In formal semantics, a Hurford disjunction is a disjunction in which one of the disjuncts entails the other. The concept was first identified by British linguist James Hurford. The sentence "Mary is in the Netherlands or she is in Amsterdam" is an example of a Hurford disjunction since one cannot be in Amsterdam without being in the Netherlands. Other examples are shown below:
As indicated by the octothorps in the above examples, Hurford disjunctions are typically infelicitous. Their infelicity has been argued to arise from them being redundant, since simply uttering the stronger of the two disjuncts would have had the same semantic effect. Thus, they have been taken as motivation for a principle such as the following:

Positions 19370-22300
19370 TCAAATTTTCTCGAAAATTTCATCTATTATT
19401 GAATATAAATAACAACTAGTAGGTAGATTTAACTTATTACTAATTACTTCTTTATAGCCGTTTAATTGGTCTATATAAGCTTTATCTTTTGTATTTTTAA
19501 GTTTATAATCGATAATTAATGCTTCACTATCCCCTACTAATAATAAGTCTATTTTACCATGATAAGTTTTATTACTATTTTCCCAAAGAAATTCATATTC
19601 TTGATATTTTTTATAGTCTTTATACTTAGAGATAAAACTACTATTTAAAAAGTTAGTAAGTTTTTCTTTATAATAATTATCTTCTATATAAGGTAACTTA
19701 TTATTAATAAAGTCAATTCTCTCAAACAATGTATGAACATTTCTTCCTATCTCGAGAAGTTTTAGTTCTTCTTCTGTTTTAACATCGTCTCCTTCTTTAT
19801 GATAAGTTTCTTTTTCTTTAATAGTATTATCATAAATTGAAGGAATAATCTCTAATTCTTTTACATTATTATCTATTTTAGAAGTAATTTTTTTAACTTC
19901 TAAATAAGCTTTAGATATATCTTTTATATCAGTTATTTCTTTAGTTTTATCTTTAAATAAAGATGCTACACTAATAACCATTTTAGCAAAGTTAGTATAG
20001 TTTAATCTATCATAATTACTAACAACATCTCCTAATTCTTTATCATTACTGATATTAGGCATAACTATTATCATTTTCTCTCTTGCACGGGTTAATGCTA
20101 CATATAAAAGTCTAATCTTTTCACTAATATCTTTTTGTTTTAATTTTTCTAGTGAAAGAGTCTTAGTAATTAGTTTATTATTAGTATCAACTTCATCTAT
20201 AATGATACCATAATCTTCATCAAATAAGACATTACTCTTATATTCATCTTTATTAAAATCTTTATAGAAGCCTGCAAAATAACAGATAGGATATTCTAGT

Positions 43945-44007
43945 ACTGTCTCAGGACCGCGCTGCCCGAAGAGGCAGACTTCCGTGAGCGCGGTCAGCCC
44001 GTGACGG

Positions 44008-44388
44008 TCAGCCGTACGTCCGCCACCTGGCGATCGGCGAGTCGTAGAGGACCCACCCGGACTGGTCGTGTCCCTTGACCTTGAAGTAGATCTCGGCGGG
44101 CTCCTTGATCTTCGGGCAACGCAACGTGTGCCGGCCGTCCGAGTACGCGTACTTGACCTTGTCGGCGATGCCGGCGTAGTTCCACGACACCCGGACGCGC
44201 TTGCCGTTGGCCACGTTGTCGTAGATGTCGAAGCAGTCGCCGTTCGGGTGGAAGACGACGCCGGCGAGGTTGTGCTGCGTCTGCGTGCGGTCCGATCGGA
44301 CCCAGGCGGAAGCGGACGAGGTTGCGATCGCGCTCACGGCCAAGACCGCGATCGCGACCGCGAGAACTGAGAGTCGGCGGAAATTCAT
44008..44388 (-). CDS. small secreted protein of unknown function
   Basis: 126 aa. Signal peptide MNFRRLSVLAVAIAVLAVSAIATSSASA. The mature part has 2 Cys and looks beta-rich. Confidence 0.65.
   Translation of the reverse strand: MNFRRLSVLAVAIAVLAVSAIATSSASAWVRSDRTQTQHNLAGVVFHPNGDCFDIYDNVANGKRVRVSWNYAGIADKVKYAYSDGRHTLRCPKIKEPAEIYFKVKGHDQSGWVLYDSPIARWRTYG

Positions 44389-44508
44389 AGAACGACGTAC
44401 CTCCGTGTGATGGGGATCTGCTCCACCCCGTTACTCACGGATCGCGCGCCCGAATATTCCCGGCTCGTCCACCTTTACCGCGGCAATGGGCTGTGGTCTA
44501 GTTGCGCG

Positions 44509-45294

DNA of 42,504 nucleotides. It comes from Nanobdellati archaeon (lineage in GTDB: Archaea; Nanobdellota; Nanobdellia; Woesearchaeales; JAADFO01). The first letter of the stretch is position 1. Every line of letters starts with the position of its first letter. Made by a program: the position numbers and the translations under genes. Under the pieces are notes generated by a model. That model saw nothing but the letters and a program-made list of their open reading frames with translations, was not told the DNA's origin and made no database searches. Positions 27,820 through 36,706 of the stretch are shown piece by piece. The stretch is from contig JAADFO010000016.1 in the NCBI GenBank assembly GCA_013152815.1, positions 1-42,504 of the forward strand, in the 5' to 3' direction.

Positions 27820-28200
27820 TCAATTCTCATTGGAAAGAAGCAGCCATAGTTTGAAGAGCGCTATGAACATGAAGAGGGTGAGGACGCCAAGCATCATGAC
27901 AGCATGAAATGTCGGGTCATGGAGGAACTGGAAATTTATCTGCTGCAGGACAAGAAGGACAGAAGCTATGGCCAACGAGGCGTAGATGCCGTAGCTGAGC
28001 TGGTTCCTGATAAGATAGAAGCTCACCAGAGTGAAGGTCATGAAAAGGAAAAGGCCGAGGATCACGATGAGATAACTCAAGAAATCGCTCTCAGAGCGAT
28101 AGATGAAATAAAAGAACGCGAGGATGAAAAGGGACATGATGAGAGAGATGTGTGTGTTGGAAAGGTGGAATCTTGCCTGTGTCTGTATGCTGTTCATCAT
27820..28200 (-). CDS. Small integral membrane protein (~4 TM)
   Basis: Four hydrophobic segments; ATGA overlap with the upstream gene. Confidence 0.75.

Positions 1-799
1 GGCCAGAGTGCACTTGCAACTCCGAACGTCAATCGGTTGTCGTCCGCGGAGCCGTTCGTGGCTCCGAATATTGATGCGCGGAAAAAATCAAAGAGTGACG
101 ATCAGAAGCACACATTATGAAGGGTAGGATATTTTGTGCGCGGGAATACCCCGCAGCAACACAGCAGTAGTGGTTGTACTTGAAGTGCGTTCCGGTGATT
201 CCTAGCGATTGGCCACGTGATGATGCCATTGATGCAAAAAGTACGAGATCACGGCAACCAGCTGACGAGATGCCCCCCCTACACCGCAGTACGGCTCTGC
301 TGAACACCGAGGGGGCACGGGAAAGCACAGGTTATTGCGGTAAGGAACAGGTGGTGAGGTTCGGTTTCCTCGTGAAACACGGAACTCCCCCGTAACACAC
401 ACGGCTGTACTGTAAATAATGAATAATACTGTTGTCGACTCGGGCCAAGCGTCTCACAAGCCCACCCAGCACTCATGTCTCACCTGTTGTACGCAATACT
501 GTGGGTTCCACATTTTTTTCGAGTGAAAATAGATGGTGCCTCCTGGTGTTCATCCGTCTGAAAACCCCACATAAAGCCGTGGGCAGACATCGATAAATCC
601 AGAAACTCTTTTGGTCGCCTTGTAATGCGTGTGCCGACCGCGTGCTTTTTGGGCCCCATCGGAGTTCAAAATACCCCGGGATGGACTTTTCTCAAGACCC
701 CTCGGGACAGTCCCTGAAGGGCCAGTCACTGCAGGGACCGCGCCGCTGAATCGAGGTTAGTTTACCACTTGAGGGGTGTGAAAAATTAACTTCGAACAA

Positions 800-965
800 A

However, some particular instances of Hurford disjunctions are felicitous.
Felicitous Hurford disjunctions have been analyzed by positing that the weaker disjunct is strengthened by an embedded scalar implicature which eliminates the entailment between the disjuncts. For instance, in the first of the felicitous examples above, the left disjunct's unenriched meaning is simply that Sofia ate a nonzero amount of pizza. This would result in a redundancy violation since eating all the pizza entails eating a nonzero amount of it. However, if an embedded scalar implicature enriches this disjunct so that it denotes the proposition that that Sofia ate some but not all of the pizza, this entailment no longer goes through. Eating all of the pizza does not entail eating some but not all of it. Thus, Local Redundancy will still be satisfied.